ST. LOUIS — Brooks Koepka was playing a practice round during the 2014 PGA Championship at Valhalla when Tom Watson approached him.
“Mind if I play a few holes with you?” asked the legend who would captain the U.S. squad at the following month’s Ryder Cup.
As they walked down the fairway, Watson turned to Koepka and asked, “So what club do you play out of?”
“Brooks goes, ‘Dude, I’m not a club pro,’” recalled Koepka’s coach, Claude Harmon III.
Watson asked how he got into the tournament.
“Well, I finished T-4 in the U.S. Open and I’m like 70th in the world,” Koepka replied.
Four years and two U.S. Open victories later, Koepka is still the most successful nobody in golf. But by close of business Saturday, Koepka had a two-shot lead at the PGA Championship, on the cusp of winning his third major title in his last six attempts.
Thursday, he shot 69 in the opening round. The number of interview requests he received from the news media after the round: zero.
He waited around a few minutes before saying to Harmon, “Not surprising. Let’s get out of here.”
When he arrived at Bellerive Friday morning, he told his team, “I’m going to shoot low today and you watch, everyone will want to talk to me.”
He shot 63, tying the tournament record. Predictably enough, the interview requests followed.
It’s not the first time that Koepka has used a perceived slight as fuel. It’s not even the first time he’s done it this summer.
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During the U.S. Open at Shinnecock Hills, he was watching Golf Channel’s highlights of the first round. He was six back so he knew his name wasn’t going to appear on the leaderboard shown. That didn’t bother him. Then he saw a secondary graphic showing how “Notables” had fared.
He wasn’t on that one either. The defending champion wasn’t even a notable.
Koepka used that as kindling for a second-round 66 that propelled him onto the first page of the leaderboard. By Sunday he was alone at the top, the first back-to-back U.S. Open winner in almost 30 years.
“I think he just says, ‘Listen if people are going to continue to ignore me, I’m just going to continue to go out and play,’” Harmon said. “It pisses him off.”
3 wins, 2 majors
That was his mantra even in college. He was a three-time All-American at Florida State and qualified for the 2012 U.S. Open as an amateur, but he never sniffed a Walker Cup call-up.
Now 28, Koepka has three PGA Tour wins, two of which are U.S. Opens. He is the world No. 4. He’s second on the U.S. Ryder Cup points list.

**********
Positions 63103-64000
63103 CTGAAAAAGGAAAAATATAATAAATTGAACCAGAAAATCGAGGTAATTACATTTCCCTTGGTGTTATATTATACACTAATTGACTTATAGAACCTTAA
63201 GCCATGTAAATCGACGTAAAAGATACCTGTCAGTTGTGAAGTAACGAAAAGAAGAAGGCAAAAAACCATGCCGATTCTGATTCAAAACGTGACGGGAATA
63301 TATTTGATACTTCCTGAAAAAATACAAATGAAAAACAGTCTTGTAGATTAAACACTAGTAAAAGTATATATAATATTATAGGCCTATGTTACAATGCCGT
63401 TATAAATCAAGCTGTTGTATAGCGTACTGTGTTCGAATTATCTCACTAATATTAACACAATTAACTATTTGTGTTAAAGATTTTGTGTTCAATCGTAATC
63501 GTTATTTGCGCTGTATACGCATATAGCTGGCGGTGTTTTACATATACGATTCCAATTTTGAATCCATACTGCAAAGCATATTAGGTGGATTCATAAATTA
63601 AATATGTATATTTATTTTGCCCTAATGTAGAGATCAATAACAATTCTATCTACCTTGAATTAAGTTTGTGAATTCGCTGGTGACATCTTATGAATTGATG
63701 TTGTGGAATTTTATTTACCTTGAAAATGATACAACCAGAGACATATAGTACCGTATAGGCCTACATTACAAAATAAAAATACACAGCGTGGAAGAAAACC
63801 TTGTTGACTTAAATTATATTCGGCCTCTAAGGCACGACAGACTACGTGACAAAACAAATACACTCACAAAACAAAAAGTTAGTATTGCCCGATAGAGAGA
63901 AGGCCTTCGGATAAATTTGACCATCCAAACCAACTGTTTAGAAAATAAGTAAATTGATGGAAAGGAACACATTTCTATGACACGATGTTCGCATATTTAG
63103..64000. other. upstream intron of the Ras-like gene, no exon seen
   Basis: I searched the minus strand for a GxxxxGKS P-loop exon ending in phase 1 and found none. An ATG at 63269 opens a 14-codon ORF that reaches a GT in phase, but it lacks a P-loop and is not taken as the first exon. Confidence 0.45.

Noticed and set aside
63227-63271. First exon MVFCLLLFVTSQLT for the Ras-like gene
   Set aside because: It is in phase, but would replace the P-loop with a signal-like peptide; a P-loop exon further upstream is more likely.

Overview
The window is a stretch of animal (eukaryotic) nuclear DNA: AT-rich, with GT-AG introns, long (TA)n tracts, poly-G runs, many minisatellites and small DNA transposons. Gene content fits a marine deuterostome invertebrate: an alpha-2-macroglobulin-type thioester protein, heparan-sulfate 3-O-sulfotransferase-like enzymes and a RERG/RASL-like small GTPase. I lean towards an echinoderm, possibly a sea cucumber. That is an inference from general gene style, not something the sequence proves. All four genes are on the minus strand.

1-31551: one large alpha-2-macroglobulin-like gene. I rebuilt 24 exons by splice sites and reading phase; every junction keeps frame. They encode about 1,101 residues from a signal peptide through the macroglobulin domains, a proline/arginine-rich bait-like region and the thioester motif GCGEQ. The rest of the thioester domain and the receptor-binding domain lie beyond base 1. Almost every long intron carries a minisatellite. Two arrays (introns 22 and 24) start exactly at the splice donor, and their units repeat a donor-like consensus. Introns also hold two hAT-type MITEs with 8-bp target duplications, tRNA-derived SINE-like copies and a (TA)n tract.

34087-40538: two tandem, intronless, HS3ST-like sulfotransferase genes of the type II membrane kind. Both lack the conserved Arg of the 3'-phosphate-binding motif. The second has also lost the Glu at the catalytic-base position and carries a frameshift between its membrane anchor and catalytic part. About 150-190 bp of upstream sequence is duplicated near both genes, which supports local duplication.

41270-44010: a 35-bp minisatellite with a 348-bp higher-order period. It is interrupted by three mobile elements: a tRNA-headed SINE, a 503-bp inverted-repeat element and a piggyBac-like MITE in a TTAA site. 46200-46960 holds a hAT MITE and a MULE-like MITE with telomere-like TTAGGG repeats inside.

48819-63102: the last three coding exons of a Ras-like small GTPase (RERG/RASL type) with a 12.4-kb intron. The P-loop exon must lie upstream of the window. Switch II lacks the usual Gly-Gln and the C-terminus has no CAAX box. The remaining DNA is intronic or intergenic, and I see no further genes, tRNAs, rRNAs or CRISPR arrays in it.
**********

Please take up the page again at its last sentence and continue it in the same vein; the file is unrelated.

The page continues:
It’s hardly surprising for a player who has emerged as perhaps the most consistent big game hunter on the PGA Tour.
In his last dozen majors he’s finished lower than T-21 only once. Since 1997, 703 men have played seven or more rounds in major championships. Koepka is one of only five who are under par for their efforts. The others? Tiger Woods, Jordan Spieth, Jason Day and Rory McIlroy.
Four guys who never want for attention.
I asked Jimmy Walker if he thinks Koepka gets a spotlight worthy of his résumé.
“I don’t think a lot of players get respect for their games out here,” he said. “The media only wants to hear from a few people.”
‘Nobody wants to interview him’
“He’s just never been a guy who is on people’s radar,” Harmon said. “I can’t figure out what it is. If your career is defined by the majors, you’ve got a kid under the age of 30, who’s American, good looking, he’s got two U.S. Opens and nobody wants to interview him.”
Part of the reason folks are not beating down his door surely rests with his personality. He’s always professional and polite, but is so laid back that he could make a stoned hippie seem manic.
He won’t lack for attention this weekend at least.
After cruising to a five-stroke lead midway through the third round, he stumbled with consecutive bogeys that allowed a handful of challengers to enter Sunday with some hope. For each of the 66 strokes he required, Koepka flatlined, birdies and bogeys registering about the same on his impassive face.
But if the perceived snubs are fuel enough to take down two majors, perhaps Koepka should hope the attention remains sparse. Golf has had many a great champion who played with a chip on their shoulder, determined to prove themselves against their enemies, real or imagined.
“You always feel like you’ve got something to prove, whether it be to yourself or somebody else. I can think of plenty of people along the way telling me I’ll be nothing, working at McDonald’s,” he said.
“The whole time, you’re just trying to prove them wrong. Sometimes your haters, I guess, are your biggest motivators. I don’t take it personally. I’m just trying to use it as extra motivation.”